“Zoomie’s widow finished the 1962 season with the assistance of the old rodeo crew and then began contracting to furnish stock for the 1963 season. Mae was getting fairly well along in years and wanted to retire. At first she tried to sell the business intact as an operating rodeo concern complete with locations and contracts. When she was unable to do this, she produced one final K.O. Ranch Rodeo in the spring of 1964 and had a dispersal sale of all the livestock and equipment. As each animal was bucked out, an auctioneer would sell it. Rodeo equipment was sold in the arena at the end of the rodeo. All of the major rodeo producers in the United States and Canada attended this sale and the stock ended up being scattered all over the country. . .

“About a year before Zoomie passed away, he and I were driving down the highway reliving some of our experiences and telling each other ‘Western Stories,’ when he made remarks about the changes in the country we had seen during our lives. As I remember it, Zoomie said, ‘We have seen the best times of the United States, we have seen the last really true freedom that will ever be seen. The old-time range cowboy was the only one who was really free to do as he wished and he is now long gone. With the disappearance of the last real cowboy, everything will be downhill from now on. We have seen the last of the open range and the free-roaming cowboy. The country started going to hell when they started selling cowboys equipment. I am glad that I do not have too many years yet to go as I do not think I could stand living in the crowded, regulated world that will be here in a few more years. I would just like to live long enough to break out the crop of colts that I produced this year. They are the best looking colts that I have ever had.’ Zoomie did not get his wish as he was gone before the colts were old enough to be ridden.”

*To give you an idea how small the world is, this author met a grizzled old man, Mel West, walking his dog one day beside the Cedar River outside of Renton, Washington. I walked my dogs there also. When he asked where I was from, I responded, Missoula, and he promptly lifted his pant leg, pointed at a scar, and said he had broken his leg in a rodeo in Missoula before the war.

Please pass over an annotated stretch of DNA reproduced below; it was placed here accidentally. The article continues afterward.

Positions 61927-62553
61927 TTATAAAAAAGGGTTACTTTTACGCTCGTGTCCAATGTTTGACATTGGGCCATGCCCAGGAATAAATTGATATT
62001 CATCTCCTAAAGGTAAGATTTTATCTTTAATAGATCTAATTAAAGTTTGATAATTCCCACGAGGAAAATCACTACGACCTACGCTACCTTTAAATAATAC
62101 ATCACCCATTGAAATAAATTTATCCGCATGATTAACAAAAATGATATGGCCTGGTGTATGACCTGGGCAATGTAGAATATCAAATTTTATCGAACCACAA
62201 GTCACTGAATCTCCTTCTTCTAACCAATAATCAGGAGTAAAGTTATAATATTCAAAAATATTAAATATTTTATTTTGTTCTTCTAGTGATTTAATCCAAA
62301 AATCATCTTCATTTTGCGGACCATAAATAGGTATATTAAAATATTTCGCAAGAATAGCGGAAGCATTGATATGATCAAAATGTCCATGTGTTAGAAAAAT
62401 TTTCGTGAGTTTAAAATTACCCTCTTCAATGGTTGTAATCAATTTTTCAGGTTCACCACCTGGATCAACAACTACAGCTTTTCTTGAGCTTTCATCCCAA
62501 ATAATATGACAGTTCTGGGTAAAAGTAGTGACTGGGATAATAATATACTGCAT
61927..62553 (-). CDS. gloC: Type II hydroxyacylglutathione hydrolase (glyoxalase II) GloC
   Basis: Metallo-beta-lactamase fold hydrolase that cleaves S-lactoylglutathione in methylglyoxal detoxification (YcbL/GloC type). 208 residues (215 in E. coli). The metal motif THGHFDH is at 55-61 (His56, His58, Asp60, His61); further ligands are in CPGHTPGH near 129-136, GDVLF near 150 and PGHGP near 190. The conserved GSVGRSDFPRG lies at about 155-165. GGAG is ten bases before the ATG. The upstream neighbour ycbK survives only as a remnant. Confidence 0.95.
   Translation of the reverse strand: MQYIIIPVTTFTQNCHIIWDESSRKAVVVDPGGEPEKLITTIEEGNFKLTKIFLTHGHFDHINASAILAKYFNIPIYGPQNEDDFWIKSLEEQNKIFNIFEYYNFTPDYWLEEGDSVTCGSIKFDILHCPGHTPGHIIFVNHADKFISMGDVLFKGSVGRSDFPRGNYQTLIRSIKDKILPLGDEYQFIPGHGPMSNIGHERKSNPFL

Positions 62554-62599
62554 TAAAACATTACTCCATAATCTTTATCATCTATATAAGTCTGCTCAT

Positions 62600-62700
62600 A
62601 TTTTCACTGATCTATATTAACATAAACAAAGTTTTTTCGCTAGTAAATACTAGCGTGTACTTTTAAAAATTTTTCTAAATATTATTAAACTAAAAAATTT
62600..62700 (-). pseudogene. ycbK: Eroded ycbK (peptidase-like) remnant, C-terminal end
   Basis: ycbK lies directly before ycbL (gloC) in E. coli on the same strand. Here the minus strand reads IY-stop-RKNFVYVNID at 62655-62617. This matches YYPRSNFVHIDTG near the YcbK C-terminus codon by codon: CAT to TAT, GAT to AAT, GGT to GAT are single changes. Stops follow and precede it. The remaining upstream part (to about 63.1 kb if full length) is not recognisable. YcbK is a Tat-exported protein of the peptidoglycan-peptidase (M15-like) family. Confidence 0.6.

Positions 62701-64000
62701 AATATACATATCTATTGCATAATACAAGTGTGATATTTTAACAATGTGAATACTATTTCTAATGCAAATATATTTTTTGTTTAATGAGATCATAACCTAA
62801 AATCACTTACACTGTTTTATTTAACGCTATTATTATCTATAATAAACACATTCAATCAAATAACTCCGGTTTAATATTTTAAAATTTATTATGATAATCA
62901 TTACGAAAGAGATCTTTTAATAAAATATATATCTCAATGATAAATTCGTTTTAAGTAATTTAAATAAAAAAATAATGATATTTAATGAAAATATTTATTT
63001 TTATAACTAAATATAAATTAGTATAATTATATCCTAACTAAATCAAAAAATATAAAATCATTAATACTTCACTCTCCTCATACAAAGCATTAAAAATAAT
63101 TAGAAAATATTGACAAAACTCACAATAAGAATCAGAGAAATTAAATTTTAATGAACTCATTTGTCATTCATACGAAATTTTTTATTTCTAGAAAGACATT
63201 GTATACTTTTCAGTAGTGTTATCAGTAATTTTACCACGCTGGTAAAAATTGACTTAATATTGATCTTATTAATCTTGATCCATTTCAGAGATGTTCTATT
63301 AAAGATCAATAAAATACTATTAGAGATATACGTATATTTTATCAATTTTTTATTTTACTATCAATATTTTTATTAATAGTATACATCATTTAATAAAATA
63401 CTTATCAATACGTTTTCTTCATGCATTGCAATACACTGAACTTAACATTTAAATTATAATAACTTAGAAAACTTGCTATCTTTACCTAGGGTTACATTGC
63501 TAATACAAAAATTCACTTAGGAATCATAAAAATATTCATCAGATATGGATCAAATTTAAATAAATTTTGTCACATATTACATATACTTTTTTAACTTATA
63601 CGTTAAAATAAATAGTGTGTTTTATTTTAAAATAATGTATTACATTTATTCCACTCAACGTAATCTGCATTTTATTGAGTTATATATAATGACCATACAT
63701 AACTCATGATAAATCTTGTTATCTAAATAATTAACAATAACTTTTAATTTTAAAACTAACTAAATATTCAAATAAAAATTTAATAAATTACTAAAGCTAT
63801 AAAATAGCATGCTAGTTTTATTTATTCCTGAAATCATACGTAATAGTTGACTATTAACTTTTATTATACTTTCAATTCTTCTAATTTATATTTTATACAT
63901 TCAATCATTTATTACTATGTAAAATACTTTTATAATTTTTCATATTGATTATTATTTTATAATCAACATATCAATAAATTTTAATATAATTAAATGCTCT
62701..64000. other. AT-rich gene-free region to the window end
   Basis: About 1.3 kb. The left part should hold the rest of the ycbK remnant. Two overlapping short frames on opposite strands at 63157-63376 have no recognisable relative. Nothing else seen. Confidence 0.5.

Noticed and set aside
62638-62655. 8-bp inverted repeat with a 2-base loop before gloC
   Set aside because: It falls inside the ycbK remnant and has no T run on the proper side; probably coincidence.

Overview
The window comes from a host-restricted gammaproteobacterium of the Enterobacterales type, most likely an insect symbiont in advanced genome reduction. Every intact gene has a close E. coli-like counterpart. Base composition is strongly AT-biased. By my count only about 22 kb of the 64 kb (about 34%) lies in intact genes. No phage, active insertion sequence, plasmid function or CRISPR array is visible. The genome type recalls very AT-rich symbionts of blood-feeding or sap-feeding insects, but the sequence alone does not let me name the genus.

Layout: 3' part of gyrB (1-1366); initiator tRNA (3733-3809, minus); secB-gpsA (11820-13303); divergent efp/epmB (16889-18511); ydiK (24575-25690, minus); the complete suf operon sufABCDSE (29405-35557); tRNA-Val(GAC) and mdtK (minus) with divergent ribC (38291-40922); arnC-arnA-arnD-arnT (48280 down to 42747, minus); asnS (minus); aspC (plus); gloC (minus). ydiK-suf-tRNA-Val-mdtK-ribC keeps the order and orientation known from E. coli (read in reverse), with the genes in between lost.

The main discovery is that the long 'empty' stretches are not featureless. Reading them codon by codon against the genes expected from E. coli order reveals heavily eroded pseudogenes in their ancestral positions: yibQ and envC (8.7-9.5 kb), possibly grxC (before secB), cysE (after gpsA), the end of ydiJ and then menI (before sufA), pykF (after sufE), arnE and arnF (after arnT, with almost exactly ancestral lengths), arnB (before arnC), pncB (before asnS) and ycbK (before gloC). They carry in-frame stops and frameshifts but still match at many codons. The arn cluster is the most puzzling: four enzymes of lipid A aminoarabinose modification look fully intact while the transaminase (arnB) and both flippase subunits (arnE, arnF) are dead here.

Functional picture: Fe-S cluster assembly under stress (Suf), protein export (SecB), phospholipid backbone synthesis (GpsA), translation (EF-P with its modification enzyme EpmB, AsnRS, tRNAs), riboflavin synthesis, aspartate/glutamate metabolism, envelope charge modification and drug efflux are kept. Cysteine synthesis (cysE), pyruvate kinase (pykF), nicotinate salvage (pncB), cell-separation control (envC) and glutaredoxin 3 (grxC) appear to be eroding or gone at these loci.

That would be WW II. I believe he was in his nineties. When asked if he knew some of these characters in the Zumwalt / Hames stories, he responded he couldn’t remember, but asked if I had heard of Casey Tibbs.

I answered, “You bet.”

He then told numerous stories about Casey Tibbs over a period of several days – every time I would meet him on the trail, I asked him more questions about Tibbs. He stated that he grew up not far from Tibbs in South Dakota and being slightly older had furnished Tibbs and others a ride in his truck to various points of interest, including rodeos. He stated he took Tibbs to one early rodeo where they refused to let him ride until he produced a note from his mother. He said that he told Casey he had to quit giggling so much.

He stated Tibbs seemed to float on his rides. He also mentioned that Casey was a joker and some of his mates would respond in kind. Bumping their luggage with his Cadillac was one of Casey's pranks. Some of his mates responded by loading one piece of luggage with rocks and planted it where Casey would run over it. Apparently he did.

He stated Tibbs called him not long before he died and said, “I’m riding one that I can’t get off of.” Tibbs died of cancer in 1990.

It took a minute for Mel to recover from telling me this.

Below is a link to the Life Magazine whose front page featured 22 year old Casey Tibbs.


Last Updated on Saturday, 23 January 2016 20:02